Red is the New Black

No, this wasn’t last year’s provincial budget all over again, but you can be forgiven for thinking so.

DEREK FILDEBRANDT

Alberta Director of the Canadian Taxpayers Federation

No, this wasn’t last year’s provincial budget all over again, but you can be forgiven for thinking so. The government’s convoluted presentation of the books left opposition parties, journalists and non-governmental organizations once again banging their heads against the table trying to figure out one simple thing: ‘Are we spending more money than we are bringing in?’

That used to be a very easy answer until the last year’s budget, when Finance Minister Doug Horner presented three sets of books instead of the normal one. This year the government still takes billions of capital spending off the main set of books, and presents only an ‘operational balance’ of revenues and day-to-day expenditures only.

This number is essentially like your family’s income, less money for groceries, gas, cell phones and entertainment. That is, income less day-to-day (operational) spending.

With an extra billion dollars in health transfers from the feds and optimistic revenue projections, Horner pegs this ‘operating surplus’ at $2.6 billion.

(Slow clap for the government. We can finally pay for the groceries.)

But this doesn’t include the mortgage payments, the car loan or the line of credit to pay for home renovations.

Families might be getting something important with these loans, but they still cost money and have to be paid for.

Importantly, families work to bring their mortgage and other debt loads down year-by-year. By contrast, Alberta’s debt load is scheduled to increase year-after-year-after-year, from $8.3 billion right now, to $18.4 billion in 2015 and $21.6 billion in 2017.

Families who only ever grow their debt load – regardless of the valuable things they may purchase with the borrowed money – eventually see their available day-to-day (operating) spending crowded out by interest payments.

Alberta might be a latecomer returning to the debt game, but the interest payments will start to pinch very soon. In 2008-09 the province only spent $208 million in debt interest payments. In 2014, Alberta taxpayers will fork out $781 million. In 2015, this number will reach $1 billion, and in 2016, $1.4 billion. Those billions do not include paying a dollar towards actually reducing the debt. Nor do these billions of extra dollars end up building a single school, paving an inch of highway or creating a single family care clinic.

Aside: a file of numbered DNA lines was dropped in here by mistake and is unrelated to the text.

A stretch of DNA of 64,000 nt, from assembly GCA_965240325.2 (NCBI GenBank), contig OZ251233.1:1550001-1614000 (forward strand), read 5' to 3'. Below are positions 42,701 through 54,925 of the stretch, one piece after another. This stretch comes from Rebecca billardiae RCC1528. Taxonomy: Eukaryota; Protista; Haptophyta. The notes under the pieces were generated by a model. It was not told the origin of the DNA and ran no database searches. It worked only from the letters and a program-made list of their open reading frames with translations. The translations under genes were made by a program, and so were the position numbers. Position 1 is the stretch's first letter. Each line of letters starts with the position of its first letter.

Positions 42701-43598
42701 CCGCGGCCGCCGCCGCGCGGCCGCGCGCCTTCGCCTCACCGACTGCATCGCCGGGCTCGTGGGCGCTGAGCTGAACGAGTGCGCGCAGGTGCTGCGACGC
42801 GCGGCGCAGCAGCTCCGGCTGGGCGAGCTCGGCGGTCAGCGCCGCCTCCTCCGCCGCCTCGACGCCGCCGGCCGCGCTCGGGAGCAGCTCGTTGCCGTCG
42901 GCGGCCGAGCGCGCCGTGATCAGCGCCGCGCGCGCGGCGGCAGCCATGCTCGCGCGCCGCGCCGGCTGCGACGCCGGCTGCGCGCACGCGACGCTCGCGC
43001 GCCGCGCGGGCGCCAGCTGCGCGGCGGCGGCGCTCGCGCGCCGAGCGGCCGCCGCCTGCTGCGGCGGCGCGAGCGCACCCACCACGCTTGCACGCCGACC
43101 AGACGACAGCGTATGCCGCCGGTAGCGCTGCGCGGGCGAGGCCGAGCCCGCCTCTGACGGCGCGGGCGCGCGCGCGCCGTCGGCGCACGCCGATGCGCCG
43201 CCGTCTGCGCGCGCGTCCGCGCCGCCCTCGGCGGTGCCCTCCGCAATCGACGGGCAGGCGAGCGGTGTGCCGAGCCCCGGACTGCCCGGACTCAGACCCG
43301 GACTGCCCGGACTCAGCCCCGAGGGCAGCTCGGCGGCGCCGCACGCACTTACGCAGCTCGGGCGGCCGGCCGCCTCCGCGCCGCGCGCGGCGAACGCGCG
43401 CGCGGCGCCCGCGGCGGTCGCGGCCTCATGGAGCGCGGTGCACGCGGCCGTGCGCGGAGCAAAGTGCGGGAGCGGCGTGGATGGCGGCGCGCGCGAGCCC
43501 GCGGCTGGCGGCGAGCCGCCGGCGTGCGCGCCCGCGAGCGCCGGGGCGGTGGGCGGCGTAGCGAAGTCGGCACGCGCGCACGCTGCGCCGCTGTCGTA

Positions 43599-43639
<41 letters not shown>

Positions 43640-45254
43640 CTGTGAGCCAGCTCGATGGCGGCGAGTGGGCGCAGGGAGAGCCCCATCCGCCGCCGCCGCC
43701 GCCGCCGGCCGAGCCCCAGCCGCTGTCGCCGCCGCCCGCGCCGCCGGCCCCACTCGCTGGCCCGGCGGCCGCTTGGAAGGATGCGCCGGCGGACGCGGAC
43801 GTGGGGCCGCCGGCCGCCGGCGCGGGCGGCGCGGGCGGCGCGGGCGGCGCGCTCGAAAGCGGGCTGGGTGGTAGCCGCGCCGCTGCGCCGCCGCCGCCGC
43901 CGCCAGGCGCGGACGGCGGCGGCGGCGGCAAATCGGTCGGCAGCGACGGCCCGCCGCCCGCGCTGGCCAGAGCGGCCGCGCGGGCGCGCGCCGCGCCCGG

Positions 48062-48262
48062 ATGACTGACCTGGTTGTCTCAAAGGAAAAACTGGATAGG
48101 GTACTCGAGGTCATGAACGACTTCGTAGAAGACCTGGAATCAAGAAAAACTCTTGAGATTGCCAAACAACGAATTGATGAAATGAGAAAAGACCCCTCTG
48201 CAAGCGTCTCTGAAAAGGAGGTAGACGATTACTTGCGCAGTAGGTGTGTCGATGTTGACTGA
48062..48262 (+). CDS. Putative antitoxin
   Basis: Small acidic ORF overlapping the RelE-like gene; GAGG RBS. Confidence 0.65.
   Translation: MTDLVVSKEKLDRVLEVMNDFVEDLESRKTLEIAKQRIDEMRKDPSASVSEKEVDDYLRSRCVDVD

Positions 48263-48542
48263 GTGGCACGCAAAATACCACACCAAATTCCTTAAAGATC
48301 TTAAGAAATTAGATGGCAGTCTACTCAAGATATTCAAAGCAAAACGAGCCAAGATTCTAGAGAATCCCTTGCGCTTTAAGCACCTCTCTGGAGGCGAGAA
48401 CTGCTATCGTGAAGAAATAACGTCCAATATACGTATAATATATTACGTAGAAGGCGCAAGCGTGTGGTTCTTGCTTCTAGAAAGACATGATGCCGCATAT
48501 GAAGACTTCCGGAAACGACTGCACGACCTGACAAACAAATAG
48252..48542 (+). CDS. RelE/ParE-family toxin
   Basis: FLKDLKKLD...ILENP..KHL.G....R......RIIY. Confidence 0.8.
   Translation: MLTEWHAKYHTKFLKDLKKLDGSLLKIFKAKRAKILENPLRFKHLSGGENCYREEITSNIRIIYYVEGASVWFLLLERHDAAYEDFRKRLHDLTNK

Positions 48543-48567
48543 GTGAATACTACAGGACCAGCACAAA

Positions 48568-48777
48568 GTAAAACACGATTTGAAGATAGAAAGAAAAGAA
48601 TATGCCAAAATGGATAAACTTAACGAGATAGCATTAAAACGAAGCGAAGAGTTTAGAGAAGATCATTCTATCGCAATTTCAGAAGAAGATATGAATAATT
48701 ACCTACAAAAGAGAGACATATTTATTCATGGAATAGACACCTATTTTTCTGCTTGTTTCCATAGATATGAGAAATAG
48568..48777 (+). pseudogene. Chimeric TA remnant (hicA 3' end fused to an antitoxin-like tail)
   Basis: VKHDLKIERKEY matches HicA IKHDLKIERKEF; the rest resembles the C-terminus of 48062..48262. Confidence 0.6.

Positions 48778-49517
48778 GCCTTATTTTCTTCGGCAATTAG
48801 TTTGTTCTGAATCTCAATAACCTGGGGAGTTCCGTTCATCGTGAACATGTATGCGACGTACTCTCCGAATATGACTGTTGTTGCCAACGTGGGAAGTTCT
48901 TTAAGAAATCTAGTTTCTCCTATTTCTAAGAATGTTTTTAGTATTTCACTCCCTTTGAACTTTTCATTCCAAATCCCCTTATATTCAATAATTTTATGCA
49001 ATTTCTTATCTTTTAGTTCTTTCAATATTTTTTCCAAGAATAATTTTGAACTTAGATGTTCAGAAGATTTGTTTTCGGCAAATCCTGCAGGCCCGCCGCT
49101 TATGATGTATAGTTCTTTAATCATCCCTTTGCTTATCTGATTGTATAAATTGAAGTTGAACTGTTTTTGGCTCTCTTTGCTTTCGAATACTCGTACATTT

Every dollar spent on debt interest payments goes to bankers and bondholders.

How, you might ask, can debt interest payments be rocketing up while the government is running a $2.6 billion surplus? The truth is that what the government calls a surplus, most Albertans would call a deficit. Indeed, red is the new black.

Alberta’s total cash revenue is projected to be $42.9 billion in fiscal year 2014-15. Cash expenditures, including the $4.9 billion the government is borrowing to ostensibly pay for infrastructure, push Alberta’s total spending (operational, capital, emergency) to $46.8 billion.

That means that the Redford government is on track to run a budget shortfall of $3.9 billion in 2014-15.

Politicians might try and fudge the numbers to make themselves appear in a more flattering light. After all, they’re here for a good time, not a long time.

But families know better. When we spend more than we earn every single year, pain is to follow.

Families have to face the music for their debts, but politicians can pass the buck until the next Ralph Klein to come along.